2011 Chevrolet Volt to start at $41,000

Discussion in 'Current Events' started by quagmire, Jul 27, 2010.

  1. macrumors 603

    quagmire

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    #1
  2. macrumors 65816

    MattSepeta

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    #2
    This

    This is why I do not see "electric cars" gaining mainstream popularity any time soon.
     
  3. thread starter macrumors 603

    quagmire

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    #3
    Me neither. Anyone hoping the volt would be priced below $30k was on something, IMHO. I was personally hoping for $35-37K due that $7500 tax credit would make the volt a bit more appealing. That lease offering doesn't look bad though. I wonder what are the terms of the lease.
     
  4. macrumors 604

    iShater

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    #4
    It has a lot of standard features, and seems to be more on the premium targeted market vs. regular sedans.

    Did the Preius start out on the expensive side as well?
     
  5. macrumors member

    rva1

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  6. macrumors G3

    dmr727

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    #6
    That's after the tax credit. The MSRP is $32,780.
     
  7. macrumors 604

    iShater

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    #7
    Does it have the same options? or looks?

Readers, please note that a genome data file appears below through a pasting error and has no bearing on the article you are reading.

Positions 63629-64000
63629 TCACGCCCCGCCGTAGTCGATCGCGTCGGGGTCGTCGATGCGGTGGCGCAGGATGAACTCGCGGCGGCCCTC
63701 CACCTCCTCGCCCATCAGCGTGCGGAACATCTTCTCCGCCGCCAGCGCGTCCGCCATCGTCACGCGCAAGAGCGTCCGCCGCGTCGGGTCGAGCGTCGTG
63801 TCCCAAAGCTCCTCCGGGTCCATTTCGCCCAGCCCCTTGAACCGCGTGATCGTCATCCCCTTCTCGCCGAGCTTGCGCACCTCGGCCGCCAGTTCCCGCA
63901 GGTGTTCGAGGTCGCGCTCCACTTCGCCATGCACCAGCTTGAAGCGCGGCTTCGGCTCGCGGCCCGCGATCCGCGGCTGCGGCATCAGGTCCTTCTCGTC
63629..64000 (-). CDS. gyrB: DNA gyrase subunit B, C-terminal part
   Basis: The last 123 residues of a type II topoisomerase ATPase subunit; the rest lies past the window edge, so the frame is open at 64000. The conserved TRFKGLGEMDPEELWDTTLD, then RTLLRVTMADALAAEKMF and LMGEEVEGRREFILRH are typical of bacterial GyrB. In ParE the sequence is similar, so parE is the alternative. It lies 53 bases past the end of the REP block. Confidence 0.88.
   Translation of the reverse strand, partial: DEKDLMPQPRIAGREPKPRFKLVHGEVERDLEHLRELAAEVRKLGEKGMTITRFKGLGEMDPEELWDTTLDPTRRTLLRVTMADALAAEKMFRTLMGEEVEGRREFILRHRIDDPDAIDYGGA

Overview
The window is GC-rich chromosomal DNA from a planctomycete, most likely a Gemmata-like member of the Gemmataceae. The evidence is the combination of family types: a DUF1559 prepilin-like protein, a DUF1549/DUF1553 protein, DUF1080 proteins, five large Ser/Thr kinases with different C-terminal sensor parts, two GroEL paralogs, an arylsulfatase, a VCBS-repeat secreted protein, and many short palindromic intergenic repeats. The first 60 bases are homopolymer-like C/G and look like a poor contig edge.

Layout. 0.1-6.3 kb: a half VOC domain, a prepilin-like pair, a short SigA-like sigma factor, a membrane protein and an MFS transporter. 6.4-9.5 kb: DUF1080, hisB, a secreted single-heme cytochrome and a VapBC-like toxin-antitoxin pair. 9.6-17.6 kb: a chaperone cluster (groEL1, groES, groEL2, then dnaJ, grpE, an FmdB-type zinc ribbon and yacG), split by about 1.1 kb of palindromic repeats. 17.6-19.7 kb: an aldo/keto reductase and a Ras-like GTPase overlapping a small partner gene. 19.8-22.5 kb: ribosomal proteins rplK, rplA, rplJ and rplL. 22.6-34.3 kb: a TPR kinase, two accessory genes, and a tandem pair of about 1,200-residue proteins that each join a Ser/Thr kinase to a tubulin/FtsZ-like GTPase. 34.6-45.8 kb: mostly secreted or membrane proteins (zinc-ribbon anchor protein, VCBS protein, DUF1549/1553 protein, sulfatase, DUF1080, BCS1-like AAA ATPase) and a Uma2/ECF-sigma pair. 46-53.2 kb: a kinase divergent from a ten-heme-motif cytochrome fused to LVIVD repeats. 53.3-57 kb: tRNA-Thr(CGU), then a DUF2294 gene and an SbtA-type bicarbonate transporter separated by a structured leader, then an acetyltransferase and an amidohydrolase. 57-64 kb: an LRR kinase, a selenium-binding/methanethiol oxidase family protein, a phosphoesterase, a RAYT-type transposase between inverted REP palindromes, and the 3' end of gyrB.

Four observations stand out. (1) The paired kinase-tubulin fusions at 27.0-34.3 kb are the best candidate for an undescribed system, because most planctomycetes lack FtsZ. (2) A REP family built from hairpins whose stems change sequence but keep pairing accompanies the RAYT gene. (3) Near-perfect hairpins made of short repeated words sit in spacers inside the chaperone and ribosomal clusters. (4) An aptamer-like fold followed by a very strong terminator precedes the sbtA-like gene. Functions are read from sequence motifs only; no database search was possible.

8. macrumors newbie

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    #8
    I agree that as priced that the majority of people getting this car would lease it. Keep in mind though that if you have a daily commute of less than 40 miles, you'll seldom need to purchase gasoline, so compared to a regular car or even a Prius, those savings will add up faster.

    Either way, at this point this car seems to be at an early-adopter stage where you would expect to be paying a premium until it becomes more of a commodity or there's more competitors in the space. Kinda like how a 5gb iPod used to cost $400. ;)
     
  9. thread starter macrumors 603

    quagmire

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    And only has a range of 100 miles. Making it not a good primary vehicle for people. I know for trips to my aunts I would be screwed.
     
  10. macrumors 68030

    Mr. McMac

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    #10
    The Volt should sell for no more than $20,000. What a ripoff!!!!
     
  11. macrumors G3

    rhett7660

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    #11
    Well,